Plus NASA in this book is apparently run by drunk third-graders. Not only do they pick these four folks for the Mars mission (after a job interview that involved a brisk jog and solving some brain teasers), but they apparently send them with no training, procedures, plan, safety fallbacks, equipment which actually works, or hint of what they should do or when they should do it. Everybody just makes things up as they go along and since NASA isn’t paying attention to humanity’s only manned Mars mission I guess they’re ok with resulting dumpster fire. And they seem fine with sending along some extra heavy equipment at the request of the Pentagon which they can’t be told about. What could possibly go wrong with that, right? It couldn’t possibly be a bomb, right?
As for the rest of the book – the science is sloppy, the plot is full of holes, the main mystery is ignored, the ending is random, and the writing is competently executed yet a bit simplistic in style.
A professional editor would have fixed or flagged all of this for that author. The Martian can get away with having things getting destroyed in a windstorm but that’s because the novel does such an amazing job with the science in the rest of the novel. Perhaps you are saying about yours that it’s just a book and it’s the action that matters, but readers don’t like it when authors insult their intelligence. They’re willing to suspend disbelief, but there has to be something to suspend it from. It’s a matter of judgment whether factual inaccuracies stay or go. But it’s fair that you should know both that a factual inaccuracy exists and the impact on your story of leaving it.
Factual Errors, Plot Holes, Setting Errors, Characterization
Generally speaking, it’s best to make factual errors disappear because they (at the very least) distract readers:
No one in Montana ever, ever refers to a pickup or SUV as a “car”. Most vehicles are always referred to as “rigs” no matter what they are.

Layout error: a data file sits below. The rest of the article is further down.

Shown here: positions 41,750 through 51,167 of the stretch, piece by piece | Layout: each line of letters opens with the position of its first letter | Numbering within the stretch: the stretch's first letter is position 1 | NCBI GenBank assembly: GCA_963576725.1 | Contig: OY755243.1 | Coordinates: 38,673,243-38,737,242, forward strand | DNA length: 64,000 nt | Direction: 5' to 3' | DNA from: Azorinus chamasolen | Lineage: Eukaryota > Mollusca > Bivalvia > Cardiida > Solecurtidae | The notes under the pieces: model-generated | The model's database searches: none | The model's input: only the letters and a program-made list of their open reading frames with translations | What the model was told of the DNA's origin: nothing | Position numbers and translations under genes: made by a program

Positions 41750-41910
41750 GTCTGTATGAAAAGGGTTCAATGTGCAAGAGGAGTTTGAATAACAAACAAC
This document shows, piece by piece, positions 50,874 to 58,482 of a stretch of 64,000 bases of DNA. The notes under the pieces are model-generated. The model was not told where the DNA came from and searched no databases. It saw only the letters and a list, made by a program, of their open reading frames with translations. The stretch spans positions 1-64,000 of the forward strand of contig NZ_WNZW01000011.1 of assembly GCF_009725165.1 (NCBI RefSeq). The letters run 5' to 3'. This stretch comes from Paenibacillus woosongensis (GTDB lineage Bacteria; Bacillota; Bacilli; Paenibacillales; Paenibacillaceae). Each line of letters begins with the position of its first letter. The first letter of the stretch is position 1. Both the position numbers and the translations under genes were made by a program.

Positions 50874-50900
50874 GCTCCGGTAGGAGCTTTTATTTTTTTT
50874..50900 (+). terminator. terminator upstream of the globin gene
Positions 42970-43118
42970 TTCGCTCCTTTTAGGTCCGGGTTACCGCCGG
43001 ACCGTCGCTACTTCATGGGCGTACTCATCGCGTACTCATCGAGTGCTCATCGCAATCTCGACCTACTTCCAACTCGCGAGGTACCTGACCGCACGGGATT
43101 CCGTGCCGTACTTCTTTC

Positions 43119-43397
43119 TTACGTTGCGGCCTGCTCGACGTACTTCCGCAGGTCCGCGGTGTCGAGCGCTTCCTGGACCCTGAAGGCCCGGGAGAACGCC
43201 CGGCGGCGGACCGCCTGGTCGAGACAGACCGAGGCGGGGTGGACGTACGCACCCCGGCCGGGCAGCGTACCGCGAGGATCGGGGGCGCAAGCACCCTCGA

Jenna goes from having “manicured nails”, but three pages later “chews what is left of her nails”. 5 pages later, she’s “manicured” again. Really?
The sun is out with green patches showing along the road – and when they arrive at the landfill a few minutes later, there was a blizzard and everything is iced and snow covered. Make up your mind!
If he’s 6’5″ and if she’s so “small”, how does he feel “her hot breath on his cheeks”??
Too much inconsistent, unnecessary, annoying detail, too little research, and too many non-American phrases and words for anyone to believe this was really set in Montana. (See the 1-star review by Deesy . Right on!)
Here is an excerpt of Deesy’s review:
At the end of Chapter Five, Hood tells us that Kane carries a “Zig nine-one-one backup pistol.” There is no such thing. Zig, a Turkish firearms manufacturer, makes a semi-automatic pistol called the “Zig 1911 Pistol,” but it appears to be more suitable for use as a primary weapon, rather than a backup, because it has a five inch barrel and comes chambered in .45 ACP caliber ammunition. We have been told that Kane’s primary weapon is a Glock 22, which is a .40 caliber weapon with a 4½ inch barrel, so why would the backup weapon be even bigger, and more powerful, than the primary weapon? It makes no sense. Another gun inconsistency in the book is the assertion that Deputy Kane is creeping through the snow “straining to listen for another gunshot. He would have a millisecond to react . . .” Umm . . . Nope! Rifle bullets travel faster than the speed of sound. If he was shot, he would never hear the gunshot before the bullet struck him. Another gun inconsistency is that Kane “slid a bullet into the chamber” of his Glock before putting it back into his holster. Why wouldn’t there already have been a cartridge in the chamber? If not, why carry a Glock? Cops have to rack the slides of their handguns before using them only in poorly made TV shows and movies, and in poorly managed law enforcement agencies.
A professional editor would make sure that the police officer’s gun really existed. In related, is the detective actually a detective, an investigator, a special agent, or an inspector? Does the police officer have jurisdiction to act in the locality where the crime takes place? If not, what are they doing there? In Fool Moon, the second Harry Dresden novel, Jim Butcher has the characters address that very issue and explain it for the reader.
Here’s a review of a thriller: